Growing up in Yerevan, Armenia, Rema Matevosyan and her amateur astronomer grandparents enjoyed heading outside in the middle of the night, paper map carefully marked, to observe the stars. Now as CEO of geospatial data startup Near Space Labs, her technology takes her close.
While the billionaire space race has helped spur a wave of interest in companies looking to travel, manufacture and mine off-planet, Near Space is focused a little bit closer, in the stratosphere. There, Matevosyan’s startup collects geospatial data through small autonomous robots attached to weather balloons, a contraption it calls “the Swifty,” capturing up to 1,000 square kilometers of imagery each flight from more than 60,000 feet up.
The process is cheaper—and carries a much lower carbon footprint—than flying a special plane or launching a satellite, Matevosyan says. But its data sets could prove just as valuable to insurers, governments, disaster recovery and autonomous vehicle operators alike.
“We are a very rebellious Earth-imaging company when everyone is launching satellite constellations,” Matevosyan says. “Don’t get me wrong, they’re beautiful devices. But with the rapid adoption of our product and our rapid growth wherever we’ve deployed, it speaks to the dire need for this data that we are providing.”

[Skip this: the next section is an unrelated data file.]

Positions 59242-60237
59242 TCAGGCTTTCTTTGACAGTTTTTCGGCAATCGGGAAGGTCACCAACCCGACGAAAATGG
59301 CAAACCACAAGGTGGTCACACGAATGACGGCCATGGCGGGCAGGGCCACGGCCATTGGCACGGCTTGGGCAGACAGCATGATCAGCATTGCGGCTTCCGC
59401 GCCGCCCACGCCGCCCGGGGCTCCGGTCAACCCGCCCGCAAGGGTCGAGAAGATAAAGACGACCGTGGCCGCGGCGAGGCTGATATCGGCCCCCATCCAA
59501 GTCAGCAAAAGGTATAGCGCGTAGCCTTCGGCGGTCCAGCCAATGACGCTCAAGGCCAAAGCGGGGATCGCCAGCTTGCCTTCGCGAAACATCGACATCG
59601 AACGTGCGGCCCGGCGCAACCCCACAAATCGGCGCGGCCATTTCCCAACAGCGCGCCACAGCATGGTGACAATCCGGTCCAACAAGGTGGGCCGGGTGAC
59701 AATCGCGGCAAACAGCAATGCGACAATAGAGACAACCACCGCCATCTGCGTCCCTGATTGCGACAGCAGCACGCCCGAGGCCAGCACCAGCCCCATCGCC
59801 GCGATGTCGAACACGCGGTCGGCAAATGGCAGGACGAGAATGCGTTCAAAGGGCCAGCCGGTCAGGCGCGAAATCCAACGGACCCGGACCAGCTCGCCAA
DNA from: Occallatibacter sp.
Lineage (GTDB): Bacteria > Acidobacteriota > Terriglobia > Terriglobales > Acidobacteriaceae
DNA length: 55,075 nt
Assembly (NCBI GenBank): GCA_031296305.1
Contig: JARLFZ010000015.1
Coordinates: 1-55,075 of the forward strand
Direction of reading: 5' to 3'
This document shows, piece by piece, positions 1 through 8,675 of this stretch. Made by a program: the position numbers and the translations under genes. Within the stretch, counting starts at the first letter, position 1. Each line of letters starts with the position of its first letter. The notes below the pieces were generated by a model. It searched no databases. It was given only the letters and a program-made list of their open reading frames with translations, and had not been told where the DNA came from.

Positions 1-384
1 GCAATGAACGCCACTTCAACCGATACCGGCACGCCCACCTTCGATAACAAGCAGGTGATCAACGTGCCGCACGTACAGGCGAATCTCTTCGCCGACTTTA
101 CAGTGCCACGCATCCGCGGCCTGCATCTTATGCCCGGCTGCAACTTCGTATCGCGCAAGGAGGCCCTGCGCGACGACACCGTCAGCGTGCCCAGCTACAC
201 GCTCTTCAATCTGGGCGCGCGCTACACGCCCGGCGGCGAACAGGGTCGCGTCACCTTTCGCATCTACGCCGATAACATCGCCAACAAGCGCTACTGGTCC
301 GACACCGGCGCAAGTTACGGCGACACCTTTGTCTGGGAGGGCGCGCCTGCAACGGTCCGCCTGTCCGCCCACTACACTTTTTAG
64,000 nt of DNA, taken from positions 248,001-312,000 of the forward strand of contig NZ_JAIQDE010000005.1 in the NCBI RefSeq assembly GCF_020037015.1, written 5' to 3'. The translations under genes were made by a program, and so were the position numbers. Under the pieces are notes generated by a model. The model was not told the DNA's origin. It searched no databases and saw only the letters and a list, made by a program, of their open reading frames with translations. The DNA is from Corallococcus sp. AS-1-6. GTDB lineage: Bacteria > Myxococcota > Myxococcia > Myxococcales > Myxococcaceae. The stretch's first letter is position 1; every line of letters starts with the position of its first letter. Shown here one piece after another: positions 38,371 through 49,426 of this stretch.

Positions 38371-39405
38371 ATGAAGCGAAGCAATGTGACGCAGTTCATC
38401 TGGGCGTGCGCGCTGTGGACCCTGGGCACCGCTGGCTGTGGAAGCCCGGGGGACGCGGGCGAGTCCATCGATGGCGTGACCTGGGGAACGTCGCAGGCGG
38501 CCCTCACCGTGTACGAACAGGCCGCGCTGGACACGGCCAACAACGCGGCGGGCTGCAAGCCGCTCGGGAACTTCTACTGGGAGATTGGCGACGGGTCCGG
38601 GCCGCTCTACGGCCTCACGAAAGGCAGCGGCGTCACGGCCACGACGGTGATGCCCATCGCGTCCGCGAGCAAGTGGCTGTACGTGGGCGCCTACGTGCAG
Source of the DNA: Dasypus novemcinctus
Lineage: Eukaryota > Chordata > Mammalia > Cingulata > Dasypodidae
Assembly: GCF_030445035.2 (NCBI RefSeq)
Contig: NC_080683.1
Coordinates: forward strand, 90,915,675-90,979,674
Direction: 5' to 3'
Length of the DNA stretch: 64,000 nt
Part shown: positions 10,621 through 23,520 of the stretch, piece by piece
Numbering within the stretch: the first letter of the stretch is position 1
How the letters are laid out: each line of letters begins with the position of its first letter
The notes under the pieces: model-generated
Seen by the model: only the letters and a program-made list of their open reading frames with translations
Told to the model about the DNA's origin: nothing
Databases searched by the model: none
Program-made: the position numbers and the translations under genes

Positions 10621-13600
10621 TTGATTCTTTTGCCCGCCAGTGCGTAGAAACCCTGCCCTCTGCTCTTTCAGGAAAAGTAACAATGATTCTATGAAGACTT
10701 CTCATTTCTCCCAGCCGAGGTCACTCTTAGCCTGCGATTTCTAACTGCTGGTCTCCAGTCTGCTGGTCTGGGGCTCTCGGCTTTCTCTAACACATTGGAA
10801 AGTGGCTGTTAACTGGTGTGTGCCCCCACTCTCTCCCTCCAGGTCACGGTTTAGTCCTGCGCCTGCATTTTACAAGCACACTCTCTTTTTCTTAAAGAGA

Now, with more than 150 flights completed, Brooklyn- and Barcelona-based Near Space is raising a $13 million Series A funding round led by Crosslink Capital, with Toyota Ventures and existing investors Leadout Capital and Wireframe Ventures joining in. The funding brings Near Space’s total funding to $16.8 million so far, and comes as the business is looking to hire more than a dozen roles to expand its customer base across the U.S. The startup plans to launch 500 flights in 2022.
After moving to Moscow to conduct funded master’s degree research in mathematics, the trilingual Matevosyan (she’s currently trying to pick up Spanish as a fourth) met cofounders Ignasi Lluch, Near Space’s CTO, and Albert Caubet, its chief engineer, while starting to earn a Ph.D. and working as a junior research fellow studying complex aerospace systems, specifically how satellites communicate with each other.
Her research took her to launches in remote parts of central Russia in December—an activity she does not recommend—and convinced her that some applications of geospatial data would be impossible to cover effectively through satellites, even with billions of dollars pouring into space tech.